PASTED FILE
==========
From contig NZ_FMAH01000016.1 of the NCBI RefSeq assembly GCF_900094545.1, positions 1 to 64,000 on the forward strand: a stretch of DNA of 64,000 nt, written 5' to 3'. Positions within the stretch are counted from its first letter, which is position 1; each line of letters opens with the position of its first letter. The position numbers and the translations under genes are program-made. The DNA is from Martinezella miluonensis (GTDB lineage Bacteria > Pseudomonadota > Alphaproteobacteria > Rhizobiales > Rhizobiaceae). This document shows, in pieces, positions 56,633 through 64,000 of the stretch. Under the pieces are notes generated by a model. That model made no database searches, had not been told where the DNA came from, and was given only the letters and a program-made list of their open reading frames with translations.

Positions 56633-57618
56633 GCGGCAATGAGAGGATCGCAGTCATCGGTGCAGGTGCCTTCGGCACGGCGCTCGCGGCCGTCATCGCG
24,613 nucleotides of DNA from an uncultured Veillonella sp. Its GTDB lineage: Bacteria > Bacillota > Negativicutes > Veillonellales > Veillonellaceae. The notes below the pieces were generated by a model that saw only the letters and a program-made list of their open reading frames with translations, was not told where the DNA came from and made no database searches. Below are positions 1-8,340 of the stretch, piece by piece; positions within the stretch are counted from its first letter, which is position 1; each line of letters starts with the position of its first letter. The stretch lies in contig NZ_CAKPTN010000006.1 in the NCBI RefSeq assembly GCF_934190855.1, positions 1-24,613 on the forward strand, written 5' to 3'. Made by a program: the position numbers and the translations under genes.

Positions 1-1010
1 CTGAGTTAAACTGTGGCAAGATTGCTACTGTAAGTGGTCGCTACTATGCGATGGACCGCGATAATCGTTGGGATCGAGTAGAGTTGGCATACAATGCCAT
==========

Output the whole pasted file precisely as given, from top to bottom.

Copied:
From contig NZ_FMAH01000016.1 of the NCBI RefSeq assembly GCF_900094545.1, positions 1 to 64,000 on the forward strand: a stretch of DNA of 64,000 nt, written 5' to 3'. Positions within the stretch are counted from its first letter, which is position 1; each line of letters opens with the position of its first letter. The position numbers and the translations under genes are program-made. The DNA is from Martinezella miluonensis (GTDB lineage Bacteria > Pseudomonadota > Alphaproteobacteria > Rhizobiales > Rhizobiaceae). This document shows, in pieces, positions 56,633 through 64,000 of the stretch. Under the pieces are notes generated by a model. That model made no database searches, had not been told where the DNA came from, and was given only the letters and a program-made list of their open reading frames with translations.

Positions 56633-57618
56633 GCGGCAATGAGAGGATCGCAGTCATCGGTGCAGGTGCCTTCGGCACGGCGCTCGCGGCCGTCATCGCG
24,613 nucleotides of DNA from an uncultured Veillonella sp. Its GTDB lineage: Bacteria > Bacillota > Negativicutes > Veillonellales > Veillonellaceae. The notes below the pieces were generated by a model that saw only the letters and a program-made list of their open reading frames with translations, was not told where the DNA came from and made no database searches. Below are positions 1-8,340 of the stretch, piece by piece; positions within the stretch are counted from its first letter, which is position 1; each line of letters starts with the position of its first letter. The stretch lies in contig NZ_CAKPTN010000006.1 in the NCBI RefSeq assembly GCF_934190855.1, positions 1-24,613 on the forward strand, written 5' to 3'. Made by a program: the position numbers and the translations under genes.

Positions 1-1010
1 CTGAGTTAAACTGTGGCAAGATTGCTACTGTAAGTGGTCGCTACTATGCGATGGACCGCGATAATCGTTGGGATCGAGTAGAGTTGGCATACAATGCCAT